Stencil shadows in Ogre and Blender model exportation

If you are gonna use stencil shadows in Ogre, you should carefully read the manual page about this shadowing technique, and be sure to fully understand what is explained there. Besides, you can find some useful hints and tips regarding this topic that I have discovered while adding shadows to my scenes.

  1. Any object (mesh) casting shadows must contain an edge list, which can be generated either when exporting the mesh in Blender (or any other modelling tool) or calling Mesh::buildEdgeList before the mesh is used in run-time. If you are using Blender, make sure that the option Edge Lists is enabled when exporting your model (like I explained in a previous post).

    Edge Lists option when exporting.

    Edge Lists option when exporting.

  2. Current Ogre release (v1.8.1) has a bug when computing stencil shadows if a light source is placed inside an object. Read this thread. Solutions: a) do not place a light source inside an object (with edge list), b) apply the patch posted in the previous thread to your Ogre sources (this patch will be included in the next maintenance release), c) consider switching to the texture shadows technique.
  3. Stencil shadows project the object geometry. The shadow caster class (OgreShadowCaster) has a 16-bit index limit on the number of vertexes. This limit will only be shown to the user in debug mode with an assert. In release mode, this limit will not trigger anything, but shadows will not work properly. In addition, the performance may be seriously penalized, if big meshes are used with this technique due to the geometry projection. Therefore, if shadows do not work properly, make sure none of your meshes exceeds the 16-bit limit executing in debug mode. If this requirement is not meet, you can split the mesh in different pieces (that will help Ogre to cull non visible parts), or reduce the number of vertexes.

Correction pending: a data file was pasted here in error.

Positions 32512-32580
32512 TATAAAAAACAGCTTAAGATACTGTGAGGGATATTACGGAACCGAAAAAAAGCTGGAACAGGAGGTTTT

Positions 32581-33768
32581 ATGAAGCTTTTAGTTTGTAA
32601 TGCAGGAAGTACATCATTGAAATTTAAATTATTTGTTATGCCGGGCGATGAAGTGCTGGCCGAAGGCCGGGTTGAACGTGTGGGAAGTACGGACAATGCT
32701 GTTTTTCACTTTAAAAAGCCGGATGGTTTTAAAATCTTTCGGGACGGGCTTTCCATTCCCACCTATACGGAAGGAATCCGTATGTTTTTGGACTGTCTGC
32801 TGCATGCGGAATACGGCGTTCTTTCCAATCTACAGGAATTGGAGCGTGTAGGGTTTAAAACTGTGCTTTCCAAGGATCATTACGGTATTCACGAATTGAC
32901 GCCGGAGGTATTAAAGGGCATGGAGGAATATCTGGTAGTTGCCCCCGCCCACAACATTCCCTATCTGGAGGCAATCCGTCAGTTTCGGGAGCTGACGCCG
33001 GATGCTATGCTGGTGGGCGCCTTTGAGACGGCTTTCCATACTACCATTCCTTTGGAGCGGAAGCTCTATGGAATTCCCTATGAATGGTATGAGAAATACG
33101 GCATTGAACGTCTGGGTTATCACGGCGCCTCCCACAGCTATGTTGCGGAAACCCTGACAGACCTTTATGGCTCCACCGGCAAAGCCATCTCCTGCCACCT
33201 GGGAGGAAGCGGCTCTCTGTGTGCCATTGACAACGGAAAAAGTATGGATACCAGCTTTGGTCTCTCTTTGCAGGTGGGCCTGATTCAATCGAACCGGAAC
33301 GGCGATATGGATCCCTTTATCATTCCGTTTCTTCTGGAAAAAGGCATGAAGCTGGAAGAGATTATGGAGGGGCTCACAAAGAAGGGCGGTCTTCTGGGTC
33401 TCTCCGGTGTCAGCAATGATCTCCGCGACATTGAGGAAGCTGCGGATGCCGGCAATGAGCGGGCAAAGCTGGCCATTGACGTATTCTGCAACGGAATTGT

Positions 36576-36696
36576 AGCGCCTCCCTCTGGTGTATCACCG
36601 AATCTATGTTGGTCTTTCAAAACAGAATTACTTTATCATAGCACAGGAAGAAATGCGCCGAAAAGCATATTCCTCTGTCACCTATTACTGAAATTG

Compiling Ogre v1.8.1 under Windows 7 with Visual Studio

Today I am struggling with the compilation of Ogre under Windows 7 x86-64 with SP1 with Visual Studio 2010 SP1. The easiest way of generating the solution files is using CMake and these instructions. However, there are some complementary details that you can find in the following steps, which I have followed to build this amazing 3D graphic engine.

  1. Install Boost. Under Windows it is advisable to use precompiled binaries that can be found at BoostPro. I used version 1.51 and I installed the chrono, date-time, threads and system libraries.
  2. Install DirectX SDK in order to build the renderer for this API. This will allow the user to choose between OpenGL and DirectX.The newest version is June 2010.
  3. Download Ogre and Ogre Dependencies from the download page.
  4. Generate the solution file with CMake for the dependencies.
  5. Build and install the dependencies.
  6. Add the following environment variables: BOOST_ROOT, DXSDK_HOME, and OGRE_DEPENDENCIES_DIR with their values set to the respective installation directory. Note that there is a DXSDK_DIR variable, but I create my own variables for every library as XXXX_HOME. However, Boost and Ogre dependencies variable names are imposed, and their names can not be changed or the Ogre CMake files will not “configure” properly.
  7. Generate the solution file for Ogre with CMake, and build the solution with Visual Studio.